Managing director Stuart Bateman warned in his February message that pubs cannot take it for granted that customers will return straight away.
"People have become accustomed to such things as on-line shopping, staying in, drinking at home, social media communication, home entertainment, takeaways, Netflix, home working and not going abroad for holidays - come to that, not going on holiday at all," he said.
Batemans responded to this with not only online sales but the opportunity to order a 'Pub in a Box - including six Batemans bottle beers, a pint and I/2 pint Batemans glass, two single serve bottles of wine, drip mats, a bar towel, bar snacks and even a quiz.
Online sales also raised funds for the Marie Curie Daffodil Appeal.
"As the hospitality industry starts to open up again later in the year, we can’t just take it for granted that people will flock back to pubs," said Stuart.
"Not only will we have to ensure that people feel safe in the pub environment, but we will have to show them, once again, that there is so much that the pub offers which ‘home’ can’t.
"Back in the late 1940s and 1950s, the comforts which a pub offered were what we now take for granted, such as heating!
"Fortunately we have progressed from those days, but we still need to look at what we can provide which homes can’t.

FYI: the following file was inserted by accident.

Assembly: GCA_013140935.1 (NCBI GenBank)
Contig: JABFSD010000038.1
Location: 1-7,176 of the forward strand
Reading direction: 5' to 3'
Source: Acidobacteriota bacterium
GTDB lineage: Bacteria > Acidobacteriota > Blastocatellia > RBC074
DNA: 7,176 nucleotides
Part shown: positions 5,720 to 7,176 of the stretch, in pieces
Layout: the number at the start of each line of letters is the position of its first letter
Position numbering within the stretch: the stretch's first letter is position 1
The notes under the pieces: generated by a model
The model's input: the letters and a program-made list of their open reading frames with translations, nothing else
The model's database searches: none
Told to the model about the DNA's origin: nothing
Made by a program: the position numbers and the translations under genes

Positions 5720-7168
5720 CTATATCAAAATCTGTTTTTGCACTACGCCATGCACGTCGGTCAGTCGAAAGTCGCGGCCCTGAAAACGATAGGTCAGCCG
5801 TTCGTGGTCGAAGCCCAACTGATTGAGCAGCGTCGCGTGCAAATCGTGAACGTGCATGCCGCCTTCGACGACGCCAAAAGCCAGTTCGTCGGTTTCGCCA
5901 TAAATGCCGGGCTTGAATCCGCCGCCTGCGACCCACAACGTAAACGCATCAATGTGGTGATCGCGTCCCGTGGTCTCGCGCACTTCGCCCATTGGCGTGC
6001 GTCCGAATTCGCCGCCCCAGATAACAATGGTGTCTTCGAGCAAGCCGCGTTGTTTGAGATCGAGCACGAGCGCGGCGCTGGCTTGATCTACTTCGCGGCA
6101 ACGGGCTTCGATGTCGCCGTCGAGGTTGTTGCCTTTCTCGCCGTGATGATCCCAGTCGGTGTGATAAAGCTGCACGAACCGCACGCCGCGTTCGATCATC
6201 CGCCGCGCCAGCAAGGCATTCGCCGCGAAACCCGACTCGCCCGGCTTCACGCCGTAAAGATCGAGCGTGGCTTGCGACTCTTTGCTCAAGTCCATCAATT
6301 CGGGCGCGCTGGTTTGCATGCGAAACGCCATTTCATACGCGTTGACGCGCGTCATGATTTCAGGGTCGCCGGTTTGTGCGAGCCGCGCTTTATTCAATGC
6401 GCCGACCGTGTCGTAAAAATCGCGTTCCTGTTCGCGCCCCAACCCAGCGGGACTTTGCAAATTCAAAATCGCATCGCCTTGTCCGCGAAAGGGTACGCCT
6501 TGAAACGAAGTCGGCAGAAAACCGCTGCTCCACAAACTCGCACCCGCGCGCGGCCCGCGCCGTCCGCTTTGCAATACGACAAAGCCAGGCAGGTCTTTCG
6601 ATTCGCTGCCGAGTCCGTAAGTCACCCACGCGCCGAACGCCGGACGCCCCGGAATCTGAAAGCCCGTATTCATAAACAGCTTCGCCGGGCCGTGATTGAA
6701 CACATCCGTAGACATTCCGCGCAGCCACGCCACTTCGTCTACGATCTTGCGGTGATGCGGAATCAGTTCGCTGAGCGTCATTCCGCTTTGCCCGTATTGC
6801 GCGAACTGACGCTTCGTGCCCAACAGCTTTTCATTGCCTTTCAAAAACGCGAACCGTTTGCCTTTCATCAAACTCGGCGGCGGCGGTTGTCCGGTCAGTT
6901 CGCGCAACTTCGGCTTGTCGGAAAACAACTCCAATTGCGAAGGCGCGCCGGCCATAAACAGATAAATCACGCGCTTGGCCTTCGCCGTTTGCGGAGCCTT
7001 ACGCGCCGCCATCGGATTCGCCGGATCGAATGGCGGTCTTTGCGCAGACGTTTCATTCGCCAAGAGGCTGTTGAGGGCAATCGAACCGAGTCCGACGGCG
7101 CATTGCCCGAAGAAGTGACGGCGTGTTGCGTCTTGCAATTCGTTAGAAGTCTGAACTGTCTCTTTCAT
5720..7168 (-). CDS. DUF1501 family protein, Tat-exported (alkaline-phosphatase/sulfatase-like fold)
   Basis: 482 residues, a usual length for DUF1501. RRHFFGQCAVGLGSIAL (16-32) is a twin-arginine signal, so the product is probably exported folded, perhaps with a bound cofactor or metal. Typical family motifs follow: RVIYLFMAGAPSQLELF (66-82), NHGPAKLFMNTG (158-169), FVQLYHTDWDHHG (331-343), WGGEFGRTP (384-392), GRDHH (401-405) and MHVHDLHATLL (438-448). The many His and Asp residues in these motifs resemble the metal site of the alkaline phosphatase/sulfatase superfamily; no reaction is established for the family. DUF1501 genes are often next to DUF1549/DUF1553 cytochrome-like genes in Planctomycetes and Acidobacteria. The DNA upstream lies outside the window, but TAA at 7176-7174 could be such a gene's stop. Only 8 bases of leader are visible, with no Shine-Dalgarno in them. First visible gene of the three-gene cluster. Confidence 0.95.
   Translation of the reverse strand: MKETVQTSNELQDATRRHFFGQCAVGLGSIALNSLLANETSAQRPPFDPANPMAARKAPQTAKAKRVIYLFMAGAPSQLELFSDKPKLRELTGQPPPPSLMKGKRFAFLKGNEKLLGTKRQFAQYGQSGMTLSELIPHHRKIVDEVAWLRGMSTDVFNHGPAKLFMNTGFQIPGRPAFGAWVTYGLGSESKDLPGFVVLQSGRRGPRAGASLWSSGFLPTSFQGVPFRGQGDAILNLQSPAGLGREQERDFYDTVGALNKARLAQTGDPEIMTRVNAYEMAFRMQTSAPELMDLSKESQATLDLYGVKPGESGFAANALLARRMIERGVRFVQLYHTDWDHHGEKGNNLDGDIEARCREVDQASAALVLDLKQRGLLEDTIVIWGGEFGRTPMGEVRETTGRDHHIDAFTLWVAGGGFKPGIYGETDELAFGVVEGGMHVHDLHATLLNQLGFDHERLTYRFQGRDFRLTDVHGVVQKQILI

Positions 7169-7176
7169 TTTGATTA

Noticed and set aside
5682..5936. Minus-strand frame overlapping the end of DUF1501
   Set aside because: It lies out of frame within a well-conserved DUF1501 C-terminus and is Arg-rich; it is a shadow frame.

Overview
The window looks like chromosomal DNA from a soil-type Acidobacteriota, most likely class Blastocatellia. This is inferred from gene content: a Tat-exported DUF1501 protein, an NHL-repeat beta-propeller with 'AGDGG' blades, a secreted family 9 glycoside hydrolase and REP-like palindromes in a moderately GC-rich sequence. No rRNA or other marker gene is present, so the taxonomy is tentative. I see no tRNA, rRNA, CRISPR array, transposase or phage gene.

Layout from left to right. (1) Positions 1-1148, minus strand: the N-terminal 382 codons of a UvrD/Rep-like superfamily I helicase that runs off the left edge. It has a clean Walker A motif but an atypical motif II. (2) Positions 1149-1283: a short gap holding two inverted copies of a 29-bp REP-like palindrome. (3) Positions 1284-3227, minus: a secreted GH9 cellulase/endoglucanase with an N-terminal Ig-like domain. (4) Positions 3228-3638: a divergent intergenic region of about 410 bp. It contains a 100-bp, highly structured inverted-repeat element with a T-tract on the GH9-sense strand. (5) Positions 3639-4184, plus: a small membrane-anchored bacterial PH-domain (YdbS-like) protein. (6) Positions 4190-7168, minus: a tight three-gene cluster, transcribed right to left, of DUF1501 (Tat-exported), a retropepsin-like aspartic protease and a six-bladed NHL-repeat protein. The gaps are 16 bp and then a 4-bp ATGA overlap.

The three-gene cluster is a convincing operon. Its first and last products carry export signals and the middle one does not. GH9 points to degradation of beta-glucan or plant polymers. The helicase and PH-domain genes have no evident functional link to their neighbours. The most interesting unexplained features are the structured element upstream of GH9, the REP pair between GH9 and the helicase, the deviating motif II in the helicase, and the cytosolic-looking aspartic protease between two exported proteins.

"There is so much that pubs can offer, based mainly on hospitality, service, company, ’community’, a sense of belonging and of course cask beer! But we need to remember that most people won’t find it easy to readapt to socialising, ‘mingling’, ‘flowing conversation’ and ‘banter’; the things pubs are famous for.
"But things won’t return as they were pre-Covid, for instance more customers will want to be able to order using apps and they certainly won’t discard social media, just because the pubs are open again.
"So we need to ensure that we are doing things which complement their new ways of life."
Mr Bateman said he believed that good pubs, well run, would be seen as part of the solution, not the problem as was the feeling when the country entered its second lockdown.
"They do seem to have been labelled as part of the problem, over the last 12 months or so," e said.
"I also think that country pubs in rural areas will very much come back into their own.
"Who would have thought it 25 years ago, when breweries were scrambling to buy town centre pubs and sell county pubs for private residences. A penny for each time I heard the expression “we need chimney pots around the pub”. Not too good to be on the town centre high street now!
"But as we know 'what goes round, comes round'. I do hope that more consideration is given in the future to how history can repeat itself. There are so many similarities between the 1918 Spanish Flu and today’s pandemic. It hit America in March of 1918 and lasted until the summer of the following year (let’s hope!). People even took similar precautions, social distancing, masks and isolations.
"We have been made aware that this virus will be with us, maybe forever, but we will have the ability to control it better and live with it.
"No doubt that one day there will be another pandemic, history tells us so as do the scientists, but hopefully we will be better prepared and ready.